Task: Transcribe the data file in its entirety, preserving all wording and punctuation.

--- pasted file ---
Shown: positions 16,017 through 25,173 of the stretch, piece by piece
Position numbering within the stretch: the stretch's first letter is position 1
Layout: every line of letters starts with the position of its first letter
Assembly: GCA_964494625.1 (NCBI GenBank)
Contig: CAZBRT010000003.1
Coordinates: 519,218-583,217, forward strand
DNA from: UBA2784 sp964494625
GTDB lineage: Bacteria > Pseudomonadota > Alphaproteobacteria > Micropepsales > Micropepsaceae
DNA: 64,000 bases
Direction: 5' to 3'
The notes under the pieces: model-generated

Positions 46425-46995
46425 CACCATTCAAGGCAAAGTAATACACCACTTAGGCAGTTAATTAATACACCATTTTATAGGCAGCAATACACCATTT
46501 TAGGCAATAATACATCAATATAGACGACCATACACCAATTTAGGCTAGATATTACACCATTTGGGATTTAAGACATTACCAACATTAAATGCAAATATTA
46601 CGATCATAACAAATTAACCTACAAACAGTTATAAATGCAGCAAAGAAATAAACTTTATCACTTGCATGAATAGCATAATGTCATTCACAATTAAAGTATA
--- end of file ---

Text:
Shown: positions 16,017 through 25,173 of the stretch, piece by piece
Position numbering within the stretch: the stretch's first letter is position 1
Layout: every line of letters starts with the position of its first letter
Assembly: GCA_964494625.1 (NCBI GenBank)
Contig: CAZBRT010000003.1
Coordinates: 519,218-583,217, forward strand
DNA from: UBA2784 sp964494625
GTDB lineage: Bacteria > Pseudomonadota > Alphaproteobacteria > Micropepsales > Micropepsaceae
DNA: 64,000 bases
Direction: 5' to 3'
The notes under the pieces: model-generated

Positions 46425-46995
46425 CACCATTCAAGGCAAAGTAATACACCACTTAGGCAGTTAATTAATACACCATTTTATAGGCAGCAATACACCATTT
46501 TAGGCAATAATACATCAATATAGACGACCATACACCAATTTAGGCTAGATATTACACCATTTGGGATTTAAGACATTACCAACATTAAATGCAAATATTA
46601 CGATCATAACAAATTAACCTACAAACAGTTATAAATGCAGCAAAGAAATAAACTTTATCACTTGCATGAATAGCATAATGTCATTCACAATTAAAGTATA